When chloramine happens to pass through the fishes gills and therefore enters the bloodstream of the fish, it starts to react with the hemoglobin forming itself into Methemoglobin. After this formation, the the fish will suffer low oxygen in their bodily tissues because their hemoglobin’s are being replaced. Hemoglobin’s are responsible for oxygenating the blood. To put it another way, you can think of this as a kind of suffocation. Fish that are exposed to high levels of chloramine typically exhibit severe and immediate reactions to the substance. Rapid gasping and darting around the tank are generally the first symptoms but quickly followed by close to immediate death.

Mind you the example outlined above was pertaining to particularly high levels of chloramine. The levels of chloramine in your tap water will most likely not be high enough for a fish to show immediate symptoms of distress. Home aquarium fish can exhibit these symptoms, however, if they are left in a prolonged exposure to the chemical chloramine found in typical tap water supply.

Okay, time for some good news. Chloramine just so happens to be almost instantly removed from tap water with the addition of a de-chlorinating agent such as your typical aquarium water conditioner. These water conditioners are made and manufactured by many different companies. Some of the more popular choices include the product SeaChem prime and those made by tetra. Just in case you’re curious, my personal favorite is and will always be SeaChem prime as I have never once had an issue with it.

 

Other Ways Of Removing Chloramine

There are very few other ways of removing chloramine from your tap water. The only in my opinion worth mentioning though is reverse osmosis. In a typical reverse osmosis system (also known as RO system) there is a carbon filter that is used as a pre-filtration to the rest of the RO procedure. The RO system will more or less turn the chloramine into ammonia, removing chloramine from the equation while leaving behind a bit of ammonia. One thing you should know is that ammonia is only partially taken out of the water through reverse osmosis. The extent of the ammonia’s removal by the RO system really depends on the initial pH level of the water.

In general I would not recommend using 100% reverse osmosis system water in your bettas aquarium. The reason for that is that every single trace of important mineral to the fish has been stripped completely from the water. Your fish need certain minerals in their water to help maintain their osmoregulation. Is also exactly why you should not use distilled water in your freshwater aquarium. Water distillation removes all minerals as well.

 

Inorganic Chemicals In Tap Water:

Nitrates, Nitrites, Copper, Fluoride and Phosphates

Most of these in organic materials should look familiar to you if you have been raising betta fish for any given amount of time. These are all types of inorganic chemicals that are commonly found in tap water. Typical tap water sources contain up to one ppm. You will most likely find nitrate levels up to 10 ppm. The typically low levels of both nitrites and nitrates pre-existing in tap water can be easily removed with a water conditioner such as the aforementioned SeaChem prime. Having a good bio filter in place will greatly aid the removal of these contaminants as well. Interesting thing about nitrates in the tap water is that, depending on which study you look at, levels above 10 to 30 ppm will cause infants under six months of age (human infants) to become ill and exhibit symptoms like blue baby syndrome. If that’s something that piques your curiosity, do a Google search for “nitrates blue baby syndrome” and see what you find. The very first result (as of right this moment for me anyway) is from the WHO and talks all about it. Scary stuff. While that has nothing to do it betta fish, or aquarium keeping in general, you may have a family and this might be something that interests you. Moving on…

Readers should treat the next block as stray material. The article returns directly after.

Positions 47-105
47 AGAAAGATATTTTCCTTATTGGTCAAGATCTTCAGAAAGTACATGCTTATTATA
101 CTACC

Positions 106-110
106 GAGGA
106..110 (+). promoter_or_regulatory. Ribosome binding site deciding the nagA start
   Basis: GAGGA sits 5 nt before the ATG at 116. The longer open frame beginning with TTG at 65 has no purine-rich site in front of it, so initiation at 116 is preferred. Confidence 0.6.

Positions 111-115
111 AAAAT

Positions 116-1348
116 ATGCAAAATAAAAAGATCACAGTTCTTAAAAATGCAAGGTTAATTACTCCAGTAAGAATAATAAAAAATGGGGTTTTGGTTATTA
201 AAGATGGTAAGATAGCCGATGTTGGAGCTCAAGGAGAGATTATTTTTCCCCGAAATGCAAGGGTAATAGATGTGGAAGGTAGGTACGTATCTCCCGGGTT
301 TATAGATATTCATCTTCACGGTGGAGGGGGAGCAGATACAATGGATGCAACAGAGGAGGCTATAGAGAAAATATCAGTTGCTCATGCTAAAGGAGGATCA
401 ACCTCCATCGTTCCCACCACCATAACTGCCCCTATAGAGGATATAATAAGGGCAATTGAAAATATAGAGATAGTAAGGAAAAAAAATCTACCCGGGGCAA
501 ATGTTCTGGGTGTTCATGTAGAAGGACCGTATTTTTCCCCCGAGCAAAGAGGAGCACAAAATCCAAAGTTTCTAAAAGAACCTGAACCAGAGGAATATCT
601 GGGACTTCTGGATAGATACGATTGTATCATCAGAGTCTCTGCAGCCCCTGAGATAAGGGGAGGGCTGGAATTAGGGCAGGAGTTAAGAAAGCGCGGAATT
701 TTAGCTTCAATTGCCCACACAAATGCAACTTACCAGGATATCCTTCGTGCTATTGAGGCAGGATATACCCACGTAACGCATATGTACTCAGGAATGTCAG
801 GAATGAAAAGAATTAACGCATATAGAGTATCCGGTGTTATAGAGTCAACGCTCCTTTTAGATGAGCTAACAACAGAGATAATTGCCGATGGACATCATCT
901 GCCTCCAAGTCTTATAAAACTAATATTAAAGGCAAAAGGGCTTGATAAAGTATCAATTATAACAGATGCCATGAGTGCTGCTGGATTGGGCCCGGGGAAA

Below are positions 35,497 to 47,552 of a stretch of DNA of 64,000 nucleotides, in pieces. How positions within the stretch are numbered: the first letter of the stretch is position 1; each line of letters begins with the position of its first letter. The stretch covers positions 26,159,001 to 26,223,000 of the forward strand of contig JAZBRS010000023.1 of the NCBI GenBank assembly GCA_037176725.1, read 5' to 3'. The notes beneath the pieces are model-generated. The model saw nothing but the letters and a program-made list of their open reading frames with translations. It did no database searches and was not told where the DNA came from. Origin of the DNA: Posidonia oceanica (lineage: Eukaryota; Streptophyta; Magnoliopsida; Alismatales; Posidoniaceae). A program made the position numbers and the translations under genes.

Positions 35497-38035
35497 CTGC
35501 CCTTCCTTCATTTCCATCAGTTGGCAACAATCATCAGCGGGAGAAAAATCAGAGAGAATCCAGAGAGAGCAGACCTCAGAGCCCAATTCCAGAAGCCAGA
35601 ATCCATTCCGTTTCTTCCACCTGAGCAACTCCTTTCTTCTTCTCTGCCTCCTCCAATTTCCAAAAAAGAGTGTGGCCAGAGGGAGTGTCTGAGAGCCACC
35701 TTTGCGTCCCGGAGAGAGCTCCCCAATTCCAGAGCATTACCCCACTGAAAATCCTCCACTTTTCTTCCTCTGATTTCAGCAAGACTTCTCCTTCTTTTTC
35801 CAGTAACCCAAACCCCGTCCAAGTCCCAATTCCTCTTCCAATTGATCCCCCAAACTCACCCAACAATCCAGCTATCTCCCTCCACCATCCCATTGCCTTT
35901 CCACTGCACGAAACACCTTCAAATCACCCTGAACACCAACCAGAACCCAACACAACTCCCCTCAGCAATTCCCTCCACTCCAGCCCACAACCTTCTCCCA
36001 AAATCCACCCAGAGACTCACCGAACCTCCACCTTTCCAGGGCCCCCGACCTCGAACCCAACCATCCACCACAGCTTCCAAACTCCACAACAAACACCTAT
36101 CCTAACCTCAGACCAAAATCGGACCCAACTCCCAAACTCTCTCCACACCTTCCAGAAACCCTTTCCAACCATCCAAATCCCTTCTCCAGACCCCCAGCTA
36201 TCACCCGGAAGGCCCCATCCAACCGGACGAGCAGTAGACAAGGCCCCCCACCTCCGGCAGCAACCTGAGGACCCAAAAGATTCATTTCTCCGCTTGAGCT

The typically low levels of both nitrites and nitrates pre-existing in tap water can be easily removed with a water conditioner such as the aforementioned SeaChem prime

These levels of nitrates and nitrites (10 ppm and 1 ppm respectively) that are commonly found straight from the tap water will generally not cause your fish any harm. These are fairly regular, and fairly low, levels for any betta fish aquarium. I just wanted to inform you about common occurrence of nitrites and the nitrates pre-existing in tap water. Especially because those are two inorganic chemicals that betta enthusiasts spend much of their time fighting.

There are certain other “allowed chemicals” that are worth mentioning. Copper is commonly found at around 1.3 ppm. Fluoride can be found at around 4 ppm. Phosphates are also common in tap water. As for the copper, these are fairly low levels and will not pose a problem for you in your aquarium. It’s good to take note of that though because there are times when you treat your aquarium with a product containing copper in it such as copper sulfate. If the particular medicine that you are using to treat a condition in your aquarium calls for exact measurements of copper, now you know the baseline of the pre-existing copper content that could possibly be found in your aquarium.